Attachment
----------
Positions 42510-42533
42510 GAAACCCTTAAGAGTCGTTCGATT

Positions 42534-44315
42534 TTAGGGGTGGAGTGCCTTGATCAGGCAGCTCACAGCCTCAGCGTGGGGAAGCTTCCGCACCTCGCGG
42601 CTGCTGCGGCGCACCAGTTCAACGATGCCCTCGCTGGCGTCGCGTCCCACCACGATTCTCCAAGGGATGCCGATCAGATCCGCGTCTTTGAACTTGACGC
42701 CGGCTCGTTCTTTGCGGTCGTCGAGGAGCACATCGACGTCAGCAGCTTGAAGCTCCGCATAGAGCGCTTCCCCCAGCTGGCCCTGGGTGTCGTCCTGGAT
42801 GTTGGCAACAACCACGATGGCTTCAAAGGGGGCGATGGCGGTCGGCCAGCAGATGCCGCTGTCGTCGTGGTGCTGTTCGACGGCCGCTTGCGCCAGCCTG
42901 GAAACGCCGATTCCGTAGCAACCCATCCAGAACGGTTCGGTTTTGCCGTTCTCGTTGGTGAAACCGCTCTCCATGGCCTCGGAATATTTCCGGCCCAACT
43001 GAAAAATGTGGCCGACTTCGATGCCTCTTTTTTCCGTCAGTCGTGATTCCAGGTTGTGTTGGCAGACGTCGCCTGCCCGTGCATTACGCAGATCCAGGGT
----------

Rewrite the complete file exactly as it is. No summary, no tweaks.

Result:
Positions 42510-42533
42510 GAAACCCTTAAGAGTCGTTCGATT

Positions 42534-44315
42534 TTAGGGGTGGAGTGCCTTGATCAGGCAGCTCACAGCCTCAGCGTGGGGAAGCTTCCGCACCTCGCGG
42601 CTGCTGCGGCGCACCAGTTCAACGATGCCCTCGCTGGCGTCGCGTCCCACCACGATTCTCCAAGGGATGCCGATCAGATCCGCGTCTTTGAACTTGACGC
42701 CGGCTCGTTCTTTGCGGTCGTCGAGGAGCACATCGACGTCAGCAGCTTGAAGCTCCGCATAGAGCGCTTCCCCCAGCTGGCCCTGGGTGTCGTCCTGGAT
42801 GTTGGCAACAACCACGATGGCTTCAAAGGGGGCGATGGCGGTCGGCCAGCAGATGCCGCTGTCGTCGTGGTGCTGTTCGACGGCCGCTTGCGCCAGCCTG
42901 GAAACGCCGATTCCGTAGCAACCCATCCAGAACGGTTCGGTTTTGCCGTTCTCGTTGGTGAAACCGCTCTCCATGGCCTCGGAATATTTCCGGCCCAACT
43001 GAAAAATGTGGCCGACTTCGATGCCTCTTTTTTCCGTCAGTCGTGATTCCAGGTTGTGTTGGCAGACGTCGCCTGCCCGTGCATTACGCAGATCCAGGGT